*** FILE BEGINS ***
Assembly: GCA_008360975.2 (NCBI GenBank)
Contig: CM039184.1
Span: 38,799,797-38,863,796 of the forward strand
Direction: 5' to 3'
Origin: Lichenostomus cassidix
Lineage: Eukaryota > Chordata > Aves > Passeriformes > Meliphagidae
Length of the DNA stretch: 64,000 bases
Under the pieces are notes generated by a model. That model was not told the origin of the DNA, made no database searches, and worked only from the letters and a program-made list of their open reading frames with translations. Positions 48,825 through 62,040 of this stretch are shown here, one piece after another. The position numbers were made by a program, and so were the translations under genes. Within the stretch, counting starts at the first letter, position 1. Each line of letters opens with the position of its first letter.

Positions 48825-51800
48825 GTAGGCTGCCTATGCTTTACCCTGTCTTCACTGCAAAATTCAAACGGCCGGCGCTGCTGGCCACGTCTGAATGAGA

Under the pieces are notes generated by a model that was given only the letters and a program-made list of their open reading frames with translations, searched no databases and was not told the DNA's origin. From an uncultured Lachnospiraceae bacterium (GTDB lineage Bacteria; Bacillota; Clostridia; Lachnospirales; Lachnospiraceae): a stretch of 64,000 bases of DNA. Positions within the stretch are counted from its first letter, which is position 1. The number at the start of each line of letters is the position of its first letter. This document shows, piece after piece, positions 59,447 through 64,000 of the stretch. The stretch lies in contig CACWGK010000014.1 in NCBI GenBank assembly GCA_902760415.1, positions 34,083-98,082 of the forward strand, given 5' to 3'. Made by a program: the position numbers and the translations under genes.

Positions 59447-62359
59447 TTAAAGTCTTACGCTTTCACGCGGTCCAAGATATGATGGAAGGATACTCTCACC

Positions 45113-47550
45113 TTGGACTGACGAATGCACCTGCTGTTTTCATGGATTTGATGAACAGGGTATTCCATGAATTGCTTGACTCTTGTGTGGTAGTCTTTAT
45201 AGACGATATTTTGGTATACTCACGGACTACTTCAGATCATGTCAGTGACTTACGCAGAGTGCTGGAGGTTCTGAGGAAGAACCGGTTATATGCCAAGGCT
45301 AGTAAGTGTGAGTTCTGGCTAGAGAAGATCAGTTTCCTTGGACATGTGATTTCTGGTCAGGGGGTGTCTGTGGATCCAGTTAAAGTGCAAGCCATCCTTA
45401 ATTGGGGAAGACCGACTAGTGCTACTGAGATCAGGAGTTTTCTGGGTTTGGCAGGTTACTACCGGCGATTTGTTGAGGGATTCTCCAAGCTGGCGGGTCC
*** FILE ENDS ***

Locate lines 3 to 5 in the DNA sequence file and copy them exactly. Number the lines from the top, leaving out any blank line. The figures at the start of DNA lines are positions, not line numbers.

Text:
Span: 38,799,797-38,863,796 of the forward strand
Direction: 5' to 3'
Origin: Lichenostomus cassidix